In a subset of PND7 rats from each of the two groups, the brains were harvested 1 h after exposure or nonexposure and processed for histologic evidence of caspase 3–positive cells, indicating cells undergoing apoptosis. Figure 5 shows representative sagittal sections of whole brain images from each group with a clear difference in the number of caspase 3–positive cells (green cells) throughout the brain exposed to sevoflurane for 5 h on PND7 (fig. 5B) in comparison with the unexposed brain (fig. 5A). Figure 6 demonstrates high-powered views of the thalamic region from an unexposed rat (fig. 6B) and a rat exposed to 5 h of sevoflurane on PND7 (fig. 6, C–E), confirming a larger number of apoptotic cells in the anesthesia-exposed animals (compare fig. 6B with fig. 6, C–E).
We demonstrated differences in the rate of increase of [NAA] from PND8 to PND9 in neonatal rats exposed to 5 h of sevoflurane anesthesia on PND7 when compared with age-matched unexposed rat pups. Furthermore, we showed that the rate of increase of [NAA] from PND16 to PND17 was not affected by the same anesthesia regimen compared with sham controls. These metabolomics findings are important, because it supports histologic data demonstrating that PND7 rats exposed to anesthesia undergo increased apoptosis, whereas older rats (>PND14) are not as sensitive. The increased vulnerability of neonatal PND7 rats to anesthesia-induced neurotoxicity has been correlated with the time of peak of synaptogenesis.8,47 Because NAA is a marker of neuronal integrity and metabolism,48 and [NAA] increases reflect normal brain maturation in rodents27 and in humans,49–51 we interpreted our findings as indirect evidence of sevoflurane-induced neurotoxicity. This assumption was strongly supported by the demonstration of (1) parallel decreases in choline (likely reflecting less “new” cells), (2) demonstration of more apoptotic cells in the thalamus of sevoflurane-exposed rat pups when compared with age-matched unexposed rats, and (3) lack of a similar change in [NAA] in the older animal exposure group who are not susceptible to the neurotoxic effects of anesthesia.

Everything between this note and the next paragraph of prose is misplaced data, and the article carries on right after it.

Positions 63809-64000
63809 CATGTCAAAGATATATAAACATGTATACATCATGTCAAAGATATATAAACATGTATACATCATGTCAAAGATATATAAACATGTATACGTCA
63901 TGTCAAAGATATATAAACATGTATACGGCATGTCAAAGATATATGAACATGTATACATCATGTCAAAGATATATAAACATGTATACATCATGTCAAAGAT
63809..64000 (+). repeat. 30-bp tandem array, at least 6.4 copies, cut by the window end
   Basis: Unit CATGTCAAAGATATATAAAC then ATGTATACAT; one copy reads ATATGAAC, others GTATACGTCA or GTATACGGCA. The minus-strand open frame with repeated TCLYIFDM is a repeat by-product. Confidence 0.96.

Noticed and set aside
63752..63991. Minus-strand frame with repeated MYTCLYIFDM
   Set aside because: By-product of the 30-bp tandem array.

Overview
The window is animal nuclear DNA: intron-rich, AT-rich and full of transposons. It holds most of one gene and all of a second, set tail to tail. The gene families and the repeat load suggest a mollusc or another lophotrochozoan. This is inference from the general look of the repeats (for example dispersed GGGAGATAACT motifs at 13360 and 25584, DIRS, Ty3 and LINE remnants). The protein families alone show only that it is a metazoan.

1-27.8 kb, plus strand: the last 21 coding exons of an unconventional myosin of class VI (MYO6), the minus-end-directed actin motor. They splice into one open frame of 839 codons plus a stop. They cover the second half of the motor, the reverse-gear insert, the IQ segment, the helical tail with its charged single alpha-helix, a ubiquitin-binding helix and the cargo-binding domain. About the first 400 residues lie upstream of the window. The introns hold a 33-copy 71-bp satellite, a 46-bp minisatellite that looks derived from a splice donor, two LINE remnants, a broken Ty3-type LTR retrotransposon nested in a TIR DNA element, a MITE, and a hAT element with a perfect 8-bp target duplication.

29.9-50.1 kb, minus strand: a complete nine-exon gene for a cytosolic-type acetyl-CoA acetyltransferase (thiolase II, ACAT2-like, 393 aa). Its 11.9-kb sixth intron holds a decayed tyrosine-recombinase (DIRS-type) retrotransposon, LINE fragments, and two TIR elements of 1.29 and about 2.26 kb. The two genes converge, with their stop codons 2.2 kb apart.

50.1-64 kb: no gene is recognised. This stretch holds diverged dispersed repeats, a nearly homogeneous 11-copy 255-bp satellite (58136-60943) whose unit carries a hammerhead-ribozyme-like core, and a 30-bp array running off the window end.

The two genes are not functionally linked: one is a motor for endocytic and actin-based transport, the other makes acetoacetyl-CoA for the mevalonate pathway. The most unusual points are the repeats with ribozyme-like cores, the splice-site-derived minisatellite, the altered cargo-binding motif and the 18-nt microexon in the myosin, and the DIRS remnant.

The main goal of this study was to characterize changes in key metabolites of rat pups from PND8 to PND9 as measured by 1HMRS. Baseline [NAA] at PND8 was approximately2.1 mM; and in unexposed, control rat pups [NAA] increased significantly by 16% over 24 h, which is in agreement with previous reports.27 Specifically, Tkác et al.27 showed that [NAA] increases from 2 to 3.8 mM from PND7 to PND10 or approximately 0.5 mM/day. Because NAA is a known marker for neuronal integrity and metabolism, the NAA increase is inferred to be the result of an increasing number and size of neurons and myelination in the brain during early stages of development. The expected brain growth reflected as an incremental [NAA] increase was not observed in the sevoflurane-exposed rat pups (fig. 3A). The documented differences in the daily rate of increase of [NAA] between the two groups of neonatal rat pups, although small, might represent a real, quantifiable loss of neurons as a result of anesthetic exposure at this age. The fact that an altered [NAA] trajectory was observed only in the PND7 rats (a postnatal time point highly susceptible to neurotoxic effects of anesthesia) and was not observed in the PND15 rats (known to be less susceptible) further supports the claim that this may in fact represent a quantifiable loss of neurons in the PND7 neonatal rats. This possibility is also supported by other published reports. First, NAA is located and synthesized in neurons,52 and [NAA] increases during early postnatal brain development and is involved in myelin synthesis.48 Second, there are several recent 1HMRS studies in human demonstrating that low [NAA] is indicative of neonatal brain damage.53 For example, in a recent study, cerebral [NAA] was measured in infants (gestational age, 39 ± 1.8 weeks) with mild or severe encephalopathy and compared with age-matched normal infants and found to be 20 to 50% lower in the infants with encephalopathy.53 Third, 1HMRS has been applied to document changes after mild traumatic brain injury (mTBI) in military personnel and also in professional and semiprofessional athletes; there is often no evidence of direct parenchymal brain injury,54,55 but specimen and postmortem studies have demonstrated apoptosis in human brains afflicted with mTBI.56 For example, in a recent study, looking at athletes who had suffered concussions, [NAA] ratios were found to decrease.57 Although we documented neuronal apoptosis in the sevoflurane-exposed rats, we did not observe a decrease in [NAA] as is observed in mTBI.57 The main difference is that the [NAA] in the developing brain is constantly increasing, which is not the case in the adult brain. Therefore, neuronal injury via NAA would more likely be reflected as a change in the trajectory of [NAA] rather than a decrease. However, it is important to point out that [NAA] decreases in association with brain injury, such as stroke or TBI, can be transient and several studies have reported near-complete recovery of NAA levels after ischemia.25,48 In other words, the [NAA] decreases observed from PND8 to PND9 in sevoflurane-exposed rats may be recoverable at later postnatal stages. The key question remains, however, whether this change in [NAA] is indicative of any long-term cognitive deficits. Future studies focused on implementing long-term follow-up, and behavioral testing will answer this question.